“The passion and desire for flying that I saw in my female counterparts at Embry-Riddle … now they had a chance and the door was open. I saw many go from T-38 or heavy pilots and cross over to fighter pilots after that,” Burt says.
But what made Burt fall in love with the Air Force and make her career there, was its system of meritocracy — basing promotions on a person’s performance, first and foremost. Later, when she became chair of the developmental team, she put the system into practice herself. When low-performing captains were identified, a team member would provide them with additional mentorship, she says.
This effort helps level the playing field, regardless of a person’s background, Burt says, which brings diversity into leadership — an important goal. “If all you see is a bunch of old white guys, you don’t see a future at the company. You’ve got to be willing to grow people to bring them all the way to the top. I have absolutely been a product of that.
“But it has to be a meritocracy. You can’t artificially put them in by quota, or your organization will struggle as well. Diversity takes time. It has to be persistent.”
Now, decades into what started as a four-and-done commitment, Burt is leading the CFSCC for the nation’s newest military branch — the Space Force — and she wants to make diversity a big part of its success.
“Without diversity, you struggle with new ideas. If you don’t have diversity in age, gender, ethnicities and experiences, you won’t get to a full picture of how best to change and make the Space Force as cutting-edge as it needs to be,” Burt says.
Paving the Way for Immigrants
U.S. Army 2nd Lt. Valdeta Mehanja (’13, ’17) is helping to transform military policy and practices. In July, she received the prestigious American Immigration Council’s American Heritage Award for her efforts on behalf of immigrants.
“My accomplishments and contributions to America wouldn’t have been possible if I didn’t have people who helped me along the way,” says Mehanja of the award. “It was not easy to get here; it was a very long journey.”
At age 7, Mehanja and her family fled the war in Kosovo and lived as refugees in Germany until she was 16. When the war was over, they returned home to a destroyed house and a country in ruins. After working as a U.S. military contractor in Iraq and Afghanistan, Mehanja came to Daytona Beach, Florida, in 2010 to attend Embry-Riddle and pursue her dream of becoming a pilot.
At Embry-Riddle, she earned a B.S. and an M.S. in Aeronautical Science, worked as a certified flight instructor and competed (and finished first) in the 2013 and 2014 Air Race Classic (collegiate division). She also placed third (2013) and second (2014) overall in the all-women’s cross-country flight competition.
In 2015, she enlisted in the U.S. Army under the Military Accessions Vital to National Interest (MAVNI) program with the goal of becoming a Black Hawk helicopter pilot.
Despite becoming a naturalized citizen in 2016, Mehanja encountered career-limiting obstacles based on her foreign born status. She fought back and was ultimately allowed to join Officer Candidate School and become an Army Aviation Officer.
In September 2020, she completed her Black Hawk pilot training. She has since transitioned from active duty service to the Alabama National Guard and aspires to work full-time as an airline transport pilot.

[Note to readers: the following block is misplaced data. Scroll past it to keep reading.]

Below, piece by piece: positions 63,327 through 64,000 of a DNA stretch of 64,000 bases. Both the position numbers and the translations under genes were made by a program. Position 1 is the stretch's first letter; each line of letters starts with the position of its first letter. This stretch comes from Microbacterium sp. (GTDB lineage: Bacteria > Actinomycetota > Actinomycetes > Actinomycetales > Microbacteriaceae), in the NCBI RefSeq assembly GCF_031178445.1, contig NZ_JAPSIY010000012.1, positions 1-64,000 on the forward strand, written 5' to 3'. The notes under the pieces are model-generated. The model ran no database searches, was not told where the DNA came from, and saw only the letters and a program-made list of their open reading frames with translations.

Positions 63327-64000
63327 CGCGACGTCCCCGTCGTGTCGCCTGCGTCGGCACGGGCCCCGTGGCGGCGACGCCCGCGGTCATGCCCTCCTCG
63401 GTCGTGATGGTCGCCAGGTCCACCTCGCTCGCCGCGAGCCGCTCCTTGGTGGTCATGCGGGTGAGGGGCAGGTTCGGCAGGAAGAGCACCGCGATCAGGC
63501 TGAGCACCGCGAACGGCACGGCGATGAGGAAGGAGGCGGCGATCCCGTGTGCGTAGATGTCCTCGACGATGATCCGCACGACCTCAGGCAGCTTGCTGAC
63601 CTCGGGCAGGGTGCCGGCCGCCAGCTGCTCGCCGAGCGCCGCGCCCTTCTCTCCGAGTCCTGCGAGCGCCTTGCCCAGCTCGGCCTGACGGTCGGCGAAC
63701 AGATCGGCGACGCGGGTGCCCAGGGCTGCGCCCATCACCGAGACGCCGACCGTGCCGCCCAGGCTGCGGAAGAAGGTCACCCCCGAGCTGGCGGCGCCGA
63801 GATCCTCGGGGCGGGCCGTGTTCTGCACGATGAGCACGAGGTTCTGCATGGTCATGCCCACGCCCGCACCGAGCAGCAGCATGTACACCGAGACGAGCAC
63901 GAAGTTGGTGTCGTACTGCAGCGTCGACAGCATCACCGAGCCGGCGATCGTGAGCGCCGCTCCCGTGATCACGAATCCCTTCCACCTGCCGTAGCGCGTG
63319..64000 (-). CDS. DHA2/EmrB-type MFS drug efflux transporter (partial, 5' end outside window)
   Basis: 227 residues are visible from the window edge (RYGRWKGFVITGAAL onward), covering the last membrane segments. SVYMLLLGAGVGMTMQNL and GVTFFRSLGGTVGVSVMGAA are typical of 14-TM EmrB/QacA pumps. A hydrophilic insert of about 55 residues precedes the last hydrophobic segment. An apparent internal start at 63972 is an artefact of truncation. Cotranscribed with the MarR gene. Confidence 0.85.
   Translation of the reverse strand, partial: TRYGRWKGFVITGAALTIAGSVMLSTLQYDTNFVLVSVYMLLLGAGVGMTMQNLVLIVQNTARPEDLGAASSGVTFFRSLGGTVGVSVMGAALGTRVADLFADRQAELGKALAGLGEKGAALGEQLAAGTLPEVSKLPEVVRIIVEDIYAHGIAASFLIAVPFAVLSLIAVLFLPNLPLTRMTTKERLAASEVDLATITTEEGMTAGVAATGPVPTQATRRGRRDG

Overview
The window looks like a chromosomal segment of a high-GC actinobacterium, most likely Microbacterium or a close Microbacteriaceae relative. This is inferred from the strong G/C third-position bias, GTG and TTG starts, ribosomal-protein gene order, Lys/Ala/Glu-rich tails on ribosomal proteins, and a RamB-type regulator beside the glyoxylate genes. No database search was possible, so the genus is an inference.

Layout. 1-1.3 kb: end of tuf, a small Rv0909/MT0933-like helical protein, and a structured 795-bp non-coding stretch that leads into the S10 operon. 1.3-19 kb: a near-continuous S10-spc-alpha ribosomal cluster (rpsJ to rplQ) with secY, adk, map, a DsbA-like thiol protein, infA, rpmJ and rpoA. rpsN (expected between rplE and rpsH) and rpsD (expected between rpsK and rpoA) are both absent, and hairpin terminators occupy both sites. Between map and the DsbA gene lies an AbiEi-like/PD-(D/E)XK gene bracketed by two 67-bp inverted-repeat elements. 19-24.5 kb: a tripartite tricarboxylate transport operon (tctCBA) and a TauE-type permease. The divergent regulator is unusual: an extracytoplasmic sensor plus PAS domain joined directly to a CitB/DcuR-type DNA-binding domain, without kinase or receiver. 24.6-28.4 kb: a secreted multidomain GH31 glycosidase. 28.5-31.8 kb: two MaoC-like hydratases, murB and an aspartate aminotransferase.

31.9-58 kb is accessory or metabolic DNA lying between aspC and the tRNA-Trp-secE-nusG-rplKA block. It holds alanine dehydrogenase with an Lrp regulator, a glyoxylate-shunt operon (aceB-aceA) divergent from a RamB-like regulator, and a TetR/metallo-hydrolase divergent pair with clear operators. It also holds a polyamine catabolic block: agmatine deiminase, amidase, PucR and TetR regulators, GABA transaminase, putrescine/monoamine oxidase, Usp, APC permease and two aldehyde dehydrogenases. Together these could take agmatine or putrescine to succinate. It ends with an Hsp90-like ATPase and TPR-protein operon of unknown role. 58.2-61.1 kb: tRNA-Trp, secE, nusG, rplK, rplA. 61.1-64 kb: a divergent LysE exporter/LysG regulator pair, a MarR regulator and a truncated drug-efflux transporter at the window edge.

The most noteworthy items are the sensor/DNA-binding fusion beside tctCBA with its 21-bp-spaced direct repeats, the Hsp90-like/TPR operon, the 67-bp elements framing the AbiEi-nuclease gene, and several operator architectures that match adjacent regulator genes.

“When I was a contractor, I always looked up to the military. I wanted to do what our guys did in Afghanistan,” Mehanja says. “I cannot imagine living anywhere else anymore, except the U.S. My heart really has always belonged in the U.S.”
Carving a Path
Growing up in Pakistan, Hina Kazmi’s (’93) friends didn’t understand her desire to be an aeronautical engineer. “My Pakistani friends thought I was crazy,” she says. “I was fortunate in terms of my parents: They raised us that we were going to have careers and an education, and carve our own path.”
Being one of only a few female students at Embry-Riddle’s Prescott Campus in the ’80s didn’t faze her. She was already accustomed to being the only woman in the room from her high school engineering classes.
Kazmi says early in her career, her youthful naïveté clouded her vision regarding gender disparity. Looking back, she realizes she was often left out of the camaraderie that her male classmates had, especially in group projects, and she would get assigned less complicated tasks, rather than technical or analytical work, which was her true passion.
As her career was taking off, Kazmi attended a women’s panel and was inspired by what she saw. “That was the first time I saw women in high positions at organizations like Boeing. You actually want to see diversity, female role models, or whatever role models you aspire to,” she says. “I was lucky to have good mentors along the way.”
Now that she’s on the leadership team as a project manager at NASA’s airborne telescope, the Stratospheric Observatory for Infrared Astronomy, Kazmi is taking the opportunity to help other women rise as well — not only by being a role model, but through direct action.
“I often find myself giving voice to early career females,” Kazmi says. “I seek out diversity in resumes and our hiring decisions. And also in who’s going to be assigned a lead role in a task or project. I feel it’s part of my responsibility, given my diverse background and the path that I was able to carve for my career in the aerospace industry with the help of such mentors and supporters.”
Changing the Paradigm
As Secretary of the Air Force, Barbara Barrett sees building diverse leadership teams as her responsibility, as well. She says the women of her generation were made to believe they had three career choices: teacher, secretary or nurse.
“I went through that mental inventory and said I wanted to be a nurse. My dad responded with, ‘Why not a doctor?’ Those four words were instrumental in changing my perception of what girls were able to do.”
Today, Barrett works to empower diverse groups around the world. She built the Artemis program, which supports businesswomen in Afghanistan; and she was president of the International Women’s Forum, which helps women share leadership experiences and develop future business leaders.
“It is important that women and girls see women in leadership roles so they can envision themselves growing into similar positions of leadership,” she says. “This concept does not apply exclusively to gender. It also applies to diversity generally, including leaders of varying cultural heritages and races.”